Inside Ryan Merritt's unlikely path to ALCS hero

Merritt made sure he was ready when called upon (1:12)

Ryan Merritt reflects on the journey he went on to start Game 5 of the ALCS and what it means to come through for the Indians. (1:12)

Growing up in Celina, Texas (approximate population 6,000), Ryan Merritt and his close friend Troy McCartney looked for ways to entertain themselves during boring summer days.

"He has a big, white rock driveway," McCartney said. "We would go out, pick up rocks. We still do it. You'd have to hit a tree 20 yards away, 10 times. The rocks would have all sorts of irregular movement. I'd hit the tree 10 times in 50 throws. He'd hit the tree 10 times in 15 throws."

Merritt went from rocks star to rock star with his performance in Game 5 of the ALCS, helping the Cleveland Indians to a 3-0 win and their first World Series since 1997.

In only his second major league start, Merritt threw 4⅓ scoreless innings, giving up only two hits and striking out three before being pulled by manager Terry Francona.

Merritt, whom friends and coaches describe as being on the quiet side, was unfazed by the circumstances of Game 5, perhaps because he had been in the situation before, albeit on a much smaller scale.

"When Ryan was a freshman, we were playing Mineola in the regional playoffs, best-of-3, and the lefty who was supposed to pitch had an injury," said McCartney, who was both a high school and junior college teammate of Merritt's. "Ryan went out to warm up, and the other team was watching him the whole time. They thought it was a joke."

Merritt came back to the dugout and told one of his coaches, James Evans, "they're all over me."

Undaunted by the circumstances, Merritt pitched the best he ever had, a one-hit shutout.

"Ryan is a mental giant," McCartney said. "He never lets things bother him."

The cool, calm approach took him through McClennan Community College, in Waco, Texas, where he went 10-3 with a 1.13 ERA in 15 starts in 2011. Most who dominate at that level do so with overwhelming strikeout numbers. Merritt managed 93 in 96 innings, but more notably, he walked only 13.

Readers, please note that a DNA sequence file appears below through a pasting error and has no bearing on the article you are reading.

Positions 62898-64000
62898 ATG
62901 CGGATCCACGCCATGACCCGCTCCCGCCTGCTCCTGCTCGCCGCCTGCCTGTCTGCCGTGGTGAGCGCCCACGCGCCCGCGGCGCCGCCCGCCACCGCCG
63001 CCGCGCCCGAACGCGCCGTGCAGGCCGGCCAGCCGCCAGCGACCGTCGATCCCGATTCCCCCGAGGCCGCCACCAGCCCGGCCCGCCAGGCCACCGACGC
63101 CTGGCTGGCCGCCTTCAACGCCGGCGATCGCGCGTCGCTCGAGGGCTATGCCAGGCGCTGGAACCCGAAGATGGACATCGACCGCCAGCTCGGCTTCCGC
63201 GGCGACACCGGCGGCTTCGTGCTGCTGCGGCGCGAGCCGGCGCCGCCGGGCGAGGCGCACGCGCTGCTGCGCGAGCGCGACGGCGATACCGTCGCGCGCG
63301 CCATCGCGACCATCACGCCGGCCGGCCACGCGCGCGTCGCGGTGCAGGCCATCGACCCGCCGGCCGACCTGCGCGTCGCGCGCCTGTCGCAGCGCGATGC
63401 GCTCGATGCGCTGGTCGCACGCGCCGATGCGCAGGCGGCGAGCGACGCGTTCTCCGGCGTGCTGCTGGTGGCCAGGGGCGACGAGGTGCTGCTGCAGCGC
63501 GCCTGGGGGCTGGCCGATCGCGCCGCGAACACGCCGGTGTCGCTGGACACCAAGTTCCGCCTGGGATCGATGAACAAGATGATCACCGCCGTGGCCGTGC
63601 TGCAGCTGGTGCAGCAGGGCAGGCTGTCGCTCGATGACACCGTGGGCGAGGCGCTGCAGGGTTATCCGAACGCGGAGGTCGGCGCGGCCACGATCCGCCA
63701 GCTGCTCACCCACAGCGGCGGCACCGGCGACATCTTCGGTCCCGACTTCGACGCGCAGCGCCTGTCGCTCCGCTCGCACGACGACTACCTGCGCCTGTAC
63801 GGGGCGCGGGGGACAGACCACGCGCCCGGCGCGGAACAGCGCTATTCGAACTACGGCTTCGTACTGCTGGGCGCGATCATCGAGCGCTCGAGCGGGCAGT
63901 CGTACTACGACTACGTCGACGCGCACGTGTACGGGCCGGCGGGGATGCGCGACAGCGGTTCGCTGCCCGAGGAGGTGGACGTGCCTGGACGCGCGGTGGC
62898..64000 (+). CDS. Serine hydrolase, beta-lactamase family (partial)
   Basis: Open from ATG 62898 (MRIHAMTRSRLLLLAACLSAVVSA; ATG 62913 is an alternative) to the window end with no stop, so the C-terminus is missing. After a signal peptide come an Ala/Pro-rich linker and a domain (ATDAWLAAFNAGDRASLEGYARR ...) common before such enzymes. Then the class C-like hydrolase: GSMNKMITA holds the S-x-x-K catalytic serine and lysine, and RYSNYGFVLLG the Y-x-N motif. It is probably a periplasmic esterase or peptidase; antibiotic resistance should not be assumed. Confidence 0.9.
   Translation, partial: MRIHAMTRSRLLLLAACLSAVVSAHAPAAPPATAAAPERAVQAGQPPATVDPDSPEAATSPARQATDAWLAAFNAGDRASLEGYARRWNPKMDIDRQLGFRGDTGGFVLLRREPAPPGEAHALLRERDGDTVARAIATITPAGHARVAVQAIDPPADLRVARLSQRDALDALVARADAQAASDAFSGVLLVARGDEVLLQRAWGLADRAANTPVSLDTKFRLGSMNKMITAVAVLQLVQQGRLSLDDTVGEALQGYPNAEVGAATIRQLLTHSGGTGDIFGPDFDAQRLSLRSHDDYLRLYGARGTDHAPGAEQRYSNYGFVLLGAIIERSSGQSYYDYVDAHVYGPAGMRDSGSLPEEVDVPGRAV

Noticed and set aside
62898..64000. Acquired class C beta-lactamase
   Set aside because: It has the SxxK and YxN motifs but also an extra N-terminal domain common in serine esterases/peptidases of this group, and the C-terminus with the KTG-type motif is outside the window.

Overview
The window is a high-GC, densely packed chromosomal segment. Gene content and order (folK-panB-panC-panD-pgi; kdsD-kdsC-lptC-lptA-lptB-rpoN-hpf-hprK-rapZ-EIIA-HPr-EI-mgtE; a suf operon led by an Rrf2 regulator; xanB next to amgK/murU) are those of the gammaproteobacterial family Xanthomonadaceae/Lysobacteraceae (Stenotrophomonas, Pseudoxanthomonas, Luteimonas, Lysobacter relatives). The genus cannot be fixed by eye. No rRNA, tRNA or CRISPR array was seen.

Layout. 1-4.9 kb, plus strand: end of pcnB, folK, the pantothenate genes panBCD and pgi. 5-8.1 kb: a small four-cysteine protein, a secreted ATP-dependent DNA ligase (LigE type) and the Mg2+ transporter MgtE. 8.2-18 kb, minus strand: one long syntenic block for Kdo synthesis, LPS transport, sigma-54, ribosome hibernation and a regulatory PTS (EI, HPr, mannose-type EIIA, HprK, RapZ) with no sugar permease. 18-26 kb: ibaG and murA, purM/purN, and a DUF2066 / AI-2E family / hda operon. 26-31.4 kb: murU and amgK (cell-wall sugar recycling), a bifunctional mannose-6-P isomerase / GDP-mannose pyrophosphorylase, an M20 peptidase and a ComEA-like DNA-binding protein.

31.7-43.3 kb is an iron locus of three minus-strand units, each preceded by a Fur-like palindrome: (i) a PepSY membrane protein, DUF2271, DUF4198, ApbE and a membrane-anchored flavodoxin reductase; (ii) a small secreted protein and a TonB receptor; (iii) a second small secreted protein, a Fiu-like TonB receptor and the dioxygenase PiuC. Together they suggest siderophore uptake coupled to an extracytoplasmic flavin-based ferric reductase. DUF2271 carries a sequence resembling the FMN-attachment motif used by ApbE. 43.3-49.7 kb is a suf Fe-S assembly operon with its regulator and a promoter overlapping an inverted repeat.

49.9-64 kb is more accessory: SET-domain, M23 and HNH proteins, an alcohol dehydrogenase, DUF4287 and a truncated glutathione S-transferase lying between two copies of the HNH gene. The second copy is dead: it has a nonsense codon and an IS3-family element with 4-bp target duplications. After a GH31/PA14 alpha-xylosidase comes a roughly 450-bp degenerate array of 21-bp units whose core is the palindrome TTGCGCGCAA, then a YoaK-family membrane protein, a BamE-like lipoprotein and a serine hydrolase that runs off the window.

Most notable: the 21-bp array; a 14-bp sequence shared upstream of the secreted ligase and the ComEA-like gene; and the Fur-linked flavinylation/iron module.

Merritt was drafted in the 16th round that year, in the same draft that the Indians took Francisco Lindor in the first round. He was selected seven rounds ahead of Indians closer Cody Allen.

But though Merritt won the Indians' Bob Feller Award as their top minor league pitcher in 2014 (when he led the Carolina League with 160 innings and an 0.95 WHIP), he didn't make top prospects lists. His fastball never topped 90 mph. Before this season, he ranked as the team's No. 22 prospect per Baseball America.

Nonetheless, he climbed the ladder to Triple-A this year and started strong, netting a brief recall to the majors that earned him 4⅓ innings of scoreless mop-up work against the Rangers. He got a second look for an inning in early August and pitched well upon his return to the minors, a 2.68 ERA in his last six starts with the Columbus Clippers, where his season-end ERA was 3.70.

The Indians gave him one more look, two-thirds of an inning of relief in early September, followed by 17 days off and a five-inning, one-run effort against the Royals in his first career start.

Still, Merritt didn't make the playoff roster until Trevor Bauer's pinkie was injured by his drone. But his former college coach, Pete Mejia, predicted he'd be unfazed. "I'm betting on him not being intimidated," he said.

You might have even heard Francona tell a TV audience in the third inning, "The most important thing is he's being himself."

And perhaps that had something to do with a little help from his friend, now a coach, who was following the game during football practice.

"I texted Ryan earlier today," McCartney said. "I said 'Just be you. You'll be great.' "

Much like the rocks star he was a dozen years ago.